Rejoice with those who rejoice; mourn with those who mourn. Romans 12:15
Some people do not know how to mourn. Worse yet, they do not know how to let others mourn. You’ve seen them, they have a verse for every tragedy and are smug when they recite it. You nod your head because hitting them isn’t a great option with so many people present!
For those who don’t know what I’m talking about, have you ever heard these phrases?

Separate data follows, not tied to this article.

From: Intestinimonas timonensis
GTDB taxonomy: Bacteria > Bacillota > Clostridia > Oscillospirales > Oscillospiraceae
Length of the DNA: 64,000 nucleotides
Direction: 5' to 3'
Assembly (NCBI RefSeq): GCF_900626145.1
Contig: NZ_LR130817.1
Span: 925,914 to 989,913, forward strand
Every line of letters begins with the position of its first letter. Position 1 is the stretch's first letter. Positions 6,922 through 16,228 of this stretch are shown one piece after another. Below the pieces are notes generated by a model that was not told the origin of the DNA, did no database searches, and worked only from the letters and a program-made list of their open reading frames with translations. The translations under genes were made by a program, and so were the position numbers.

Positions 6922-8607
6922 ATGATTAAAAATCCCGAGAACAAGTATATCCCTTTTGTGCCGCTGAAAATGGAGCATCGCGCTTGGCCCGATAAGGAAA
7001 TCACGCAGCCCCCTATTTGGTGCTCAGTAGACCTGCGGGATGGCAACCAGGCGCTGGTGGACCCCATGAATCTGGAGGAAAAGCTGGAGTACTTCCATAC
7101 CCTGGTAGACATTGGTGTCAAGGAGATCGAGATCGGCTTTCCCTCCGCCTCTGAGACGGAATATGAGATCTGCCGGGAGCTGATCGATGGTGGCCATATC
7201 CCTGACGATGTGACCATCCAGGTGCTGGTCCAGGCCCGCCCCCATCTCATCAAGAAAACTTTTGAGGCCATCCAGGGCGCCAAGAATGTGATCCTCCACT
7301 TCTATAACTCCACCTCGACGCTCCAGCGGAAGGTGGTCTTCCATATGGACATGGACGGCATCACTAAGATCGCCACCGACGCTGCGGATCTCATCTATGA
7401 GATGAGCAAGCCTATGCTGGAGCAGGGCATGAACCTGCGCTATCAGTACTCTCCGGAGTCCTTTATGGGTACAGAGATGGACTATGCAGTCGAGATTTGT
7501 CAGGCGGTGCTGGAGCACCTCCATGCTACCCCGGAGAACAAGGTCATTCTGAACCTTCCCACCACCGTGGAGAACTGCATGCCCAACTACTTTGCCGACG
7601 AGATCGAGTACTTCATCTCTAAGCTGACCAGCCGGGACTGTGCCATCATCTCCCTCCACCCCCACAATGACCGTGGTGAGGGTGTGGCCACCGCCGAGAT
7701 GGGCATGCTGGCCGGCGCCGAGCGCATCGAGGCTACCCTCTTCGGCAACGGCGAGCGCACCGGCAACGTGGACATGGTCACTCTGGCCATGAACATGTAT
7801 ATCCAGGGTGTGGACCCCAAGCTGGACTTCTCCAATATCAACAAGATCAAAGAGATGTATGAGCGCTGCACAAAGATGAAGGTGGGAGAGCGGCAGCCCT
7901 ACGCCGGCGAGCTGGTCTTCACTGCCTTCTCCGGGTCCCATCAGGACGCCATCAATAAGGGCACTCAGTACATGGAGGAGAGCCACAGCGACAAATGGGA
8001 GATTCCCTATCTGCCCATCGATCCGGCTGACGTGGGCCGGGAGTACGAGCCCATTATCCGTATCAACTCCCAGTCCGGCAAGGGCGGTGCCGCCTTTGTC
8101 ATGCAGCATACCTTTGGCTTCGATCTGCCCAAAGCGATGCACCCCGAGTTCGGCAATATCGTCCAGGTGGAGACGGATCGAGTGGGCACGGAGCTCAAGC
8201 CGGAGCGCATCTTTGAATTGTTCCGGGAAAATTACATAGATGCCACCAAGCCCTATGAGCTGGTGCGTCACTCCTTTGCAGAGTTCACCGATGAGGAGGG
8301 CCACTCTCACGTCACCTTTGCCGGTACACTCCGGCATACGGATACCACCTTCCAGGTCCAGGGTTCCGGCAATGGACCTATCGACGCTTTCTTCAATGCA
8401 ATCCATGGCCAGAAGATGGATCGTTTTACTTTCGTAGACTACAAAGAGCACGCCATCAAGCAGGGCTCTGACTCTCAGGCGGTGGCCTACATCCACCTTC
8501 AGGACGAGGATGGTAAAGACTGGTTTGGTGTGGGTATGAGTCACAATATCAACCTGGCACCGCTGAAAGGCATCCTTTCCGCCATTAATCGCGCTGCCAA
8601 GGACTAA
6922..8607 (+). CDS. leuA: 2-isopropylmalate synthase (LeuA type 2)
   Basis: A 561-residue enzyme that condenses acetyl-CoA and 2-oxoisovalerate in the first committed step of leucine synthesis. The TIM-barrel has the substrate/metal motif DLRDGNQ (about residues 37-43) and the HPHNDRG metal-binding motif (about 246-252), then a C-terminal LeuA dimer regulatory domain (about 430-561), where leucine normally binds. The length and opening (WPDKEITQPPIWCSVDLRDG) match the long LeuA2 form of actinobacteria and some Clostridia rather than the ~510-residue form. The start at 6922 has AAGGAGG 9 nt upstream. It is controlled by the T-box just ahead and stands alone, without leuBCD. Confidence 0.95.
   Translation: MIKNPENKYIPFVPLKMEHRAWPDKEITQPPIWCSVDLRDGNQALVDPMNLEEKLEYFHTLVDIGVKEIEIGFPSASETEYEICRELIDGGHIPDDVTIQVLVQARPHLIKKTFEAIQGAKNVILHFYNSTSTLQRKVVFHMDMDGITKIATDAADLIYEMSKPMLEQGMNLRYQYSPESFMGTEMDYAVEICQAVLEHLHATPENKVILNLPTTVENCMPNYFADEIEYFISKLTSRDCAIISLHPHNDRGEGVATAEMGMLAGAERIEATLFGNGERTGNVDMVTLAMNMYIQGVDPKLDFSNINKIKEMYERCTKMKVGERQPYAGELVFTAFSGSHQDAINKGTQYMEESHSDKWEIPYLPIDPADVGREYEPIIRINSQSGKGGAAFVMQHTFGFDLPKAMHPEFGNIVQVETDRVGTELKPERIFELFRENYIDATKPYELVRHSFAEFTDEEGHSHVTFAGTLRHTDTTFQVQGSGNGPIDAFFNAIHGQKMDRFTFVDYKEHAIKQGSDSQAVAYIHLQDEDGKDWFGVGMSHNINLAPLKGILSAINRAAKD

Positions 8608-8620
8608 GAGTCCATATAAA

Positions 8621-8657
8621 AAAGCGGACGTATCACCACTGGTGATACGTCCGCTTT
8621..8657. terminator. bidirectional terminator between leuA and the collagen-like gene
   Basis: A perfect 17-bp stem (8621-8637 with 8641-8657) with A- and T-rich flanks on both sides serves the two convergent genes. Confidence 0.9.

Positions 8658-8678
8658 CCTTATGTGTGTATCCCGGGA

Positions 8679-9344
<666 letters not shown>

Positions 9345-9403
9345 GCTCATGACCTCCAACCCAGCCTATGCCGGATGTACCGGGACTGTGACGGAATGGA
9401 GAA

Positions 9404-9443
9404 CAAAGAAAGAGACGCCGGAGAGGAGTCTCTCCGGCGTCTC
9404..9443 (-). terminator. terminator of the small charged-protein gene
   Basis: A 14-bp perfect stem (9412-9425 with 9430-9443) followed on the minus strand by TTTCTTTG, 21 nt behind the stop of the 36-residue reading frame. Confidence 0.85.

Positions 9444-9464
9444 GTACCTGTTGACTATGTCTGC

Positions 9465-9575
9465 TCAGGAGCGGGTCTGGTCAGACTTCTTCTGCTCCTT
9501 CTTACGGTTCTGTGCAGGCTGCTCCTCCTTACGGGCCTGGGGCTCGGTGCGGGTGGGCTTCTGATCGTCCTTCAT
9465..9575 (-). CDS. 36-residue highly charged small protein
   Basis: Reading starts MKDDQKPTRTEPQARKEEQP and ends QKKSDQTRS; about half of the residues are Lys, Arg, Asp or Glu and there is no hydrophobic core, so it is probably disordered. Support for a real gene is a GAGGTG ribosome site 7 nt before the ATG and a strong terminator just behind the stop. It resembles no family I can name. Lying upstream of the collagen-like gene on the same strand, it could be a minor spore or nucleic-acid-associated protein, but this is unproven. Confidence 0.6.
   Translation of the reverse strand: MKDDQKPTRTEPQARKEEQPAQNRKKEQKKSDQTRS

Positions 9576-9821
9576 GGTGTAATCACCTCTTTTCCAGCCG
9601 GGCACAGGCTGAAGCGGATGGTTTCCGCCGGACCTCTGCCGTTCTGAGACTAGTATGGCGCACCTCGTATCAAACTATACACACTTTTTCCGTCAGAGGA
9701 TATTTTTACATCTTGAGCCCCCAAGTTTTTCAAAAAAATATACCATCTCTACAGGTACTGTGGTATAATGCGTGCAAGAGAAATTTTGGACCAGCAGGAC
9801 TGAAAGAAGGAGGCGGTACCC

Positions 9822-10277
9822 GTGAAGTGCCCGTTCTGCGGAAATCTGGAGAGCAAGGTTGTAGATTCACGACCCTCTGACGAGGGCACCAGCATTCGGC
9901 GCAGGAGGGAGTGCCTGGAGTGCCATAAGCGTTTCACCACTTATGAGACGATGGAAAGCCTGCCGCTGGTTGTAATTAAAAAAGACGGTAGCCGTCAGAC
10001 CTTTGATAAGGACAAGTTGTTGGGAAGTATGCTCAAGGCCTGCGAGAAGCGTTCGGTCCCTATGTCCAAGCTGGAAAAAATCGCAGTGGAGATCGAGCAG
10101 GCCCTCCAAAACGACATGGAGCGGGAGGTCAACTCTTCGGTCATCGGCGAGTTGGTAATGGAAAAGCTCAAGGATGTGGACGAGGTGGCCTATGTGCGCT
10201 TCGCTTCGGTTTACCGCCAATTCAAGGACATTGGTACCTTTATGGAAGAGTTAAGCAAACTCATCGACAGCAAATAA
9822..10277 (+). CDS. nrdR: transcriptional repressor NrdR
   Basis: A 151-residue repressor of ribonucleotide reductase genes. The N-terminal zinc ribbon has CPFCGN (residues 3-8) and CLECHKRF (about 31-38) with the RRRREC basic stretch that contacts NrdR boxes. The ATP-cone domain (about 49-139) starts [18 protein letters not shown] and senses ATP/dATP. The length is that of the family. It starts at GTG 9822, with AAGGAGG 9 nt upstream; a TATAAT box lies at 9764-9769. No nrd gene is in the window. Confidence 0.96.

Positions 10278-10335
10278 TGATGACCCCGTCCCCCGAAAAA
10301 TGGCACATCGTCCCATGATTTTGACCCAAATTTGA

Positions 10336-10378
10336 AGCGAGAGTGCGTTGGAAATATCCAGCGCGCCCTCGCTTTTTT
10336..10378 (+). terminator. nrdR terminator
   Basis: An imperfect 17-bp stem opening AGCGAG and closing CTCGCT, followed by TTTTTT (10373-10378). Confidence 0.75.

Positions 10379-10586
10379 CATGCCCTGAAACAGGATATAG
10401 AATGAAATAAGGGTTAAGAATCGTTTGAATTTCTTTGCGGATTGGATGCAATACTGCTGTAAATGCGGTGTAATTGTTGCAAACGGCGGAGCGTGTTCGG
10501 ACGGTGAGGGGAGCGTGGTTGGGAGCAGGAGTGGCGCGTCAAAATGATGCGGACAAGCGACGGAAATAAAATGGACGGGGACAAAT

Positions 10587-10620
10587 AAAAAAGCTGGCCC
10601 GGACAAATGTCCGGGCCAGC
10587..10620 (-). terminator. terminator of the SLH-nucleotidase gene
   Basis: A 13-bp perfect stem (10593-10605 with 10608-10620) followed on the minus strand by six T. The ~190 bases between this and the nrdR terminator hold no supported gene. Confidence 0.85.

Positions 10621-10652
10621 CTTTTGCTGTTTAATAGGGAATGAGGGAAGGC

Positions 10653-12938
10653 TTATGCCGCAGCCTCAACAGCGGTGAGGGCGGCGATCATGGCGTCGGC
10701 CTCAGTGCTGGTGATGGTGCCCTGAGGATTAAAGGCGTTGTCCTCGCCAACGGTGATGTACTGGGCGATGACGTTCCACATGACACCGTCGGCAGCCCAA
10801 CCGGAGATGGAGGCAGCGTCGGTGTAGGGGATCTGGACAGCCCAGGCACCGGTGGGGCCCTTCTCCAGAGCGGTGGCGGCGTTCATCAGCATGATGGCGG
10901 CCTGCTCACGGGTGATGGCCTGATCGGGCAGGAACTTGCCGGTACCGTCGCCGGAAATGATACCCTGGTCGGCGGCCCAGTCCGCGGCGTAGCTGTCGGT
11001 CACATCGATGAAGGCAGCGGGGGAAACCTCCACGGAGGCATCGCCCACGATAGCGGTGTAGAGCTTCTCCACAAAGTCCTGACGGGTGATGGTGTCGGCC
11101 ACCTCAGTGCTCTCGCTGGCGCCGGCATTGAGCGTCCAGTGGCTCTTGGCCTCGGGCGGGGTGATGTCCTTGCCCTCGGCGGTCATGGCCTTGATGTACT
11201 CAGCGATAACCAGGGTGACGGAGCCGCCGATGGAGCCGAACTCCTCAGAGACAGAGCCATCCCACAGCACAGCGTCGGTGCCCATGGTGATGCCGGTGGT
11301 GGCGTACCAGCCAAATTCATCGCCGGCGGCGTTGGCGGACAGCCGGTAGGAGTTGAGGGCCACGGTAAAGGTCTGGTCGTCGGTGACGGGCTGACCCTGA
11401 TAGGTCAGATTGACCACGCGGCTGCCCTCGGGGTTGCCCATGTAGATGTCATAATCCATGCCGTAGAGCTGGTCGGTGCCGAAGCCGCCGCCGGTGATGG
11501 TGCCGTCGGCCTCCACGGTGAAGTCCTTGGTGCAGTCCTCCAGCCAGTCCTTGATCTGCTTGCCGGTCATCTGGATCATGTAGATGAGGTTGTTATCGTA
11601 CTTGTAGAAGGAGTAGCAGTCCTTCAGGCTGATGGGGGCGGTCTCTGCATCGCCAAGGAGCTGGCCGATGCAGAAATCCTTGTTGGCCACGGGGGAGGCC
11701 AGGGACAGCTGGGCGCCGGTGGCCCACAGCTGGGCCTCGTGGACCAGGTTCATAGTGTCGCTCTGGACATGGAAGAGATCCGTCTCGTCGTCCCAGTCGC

“I’m sure he’s in a better place now.”
“The Lord must have needed her piano playing in heaven.”
And of course, my least favorite, “the little child will not have to suffer through 70 years of pain and sorrow.”
There are many more, and each is accompanied with a verse or two (or perhaps the verse comes first).
This kind of “encouragement” short circuits the grieving process. People need to mourn and grieve their losses.
“I’m sorry” works. “I’m sorry for your loss” works. A hug (no words) also works.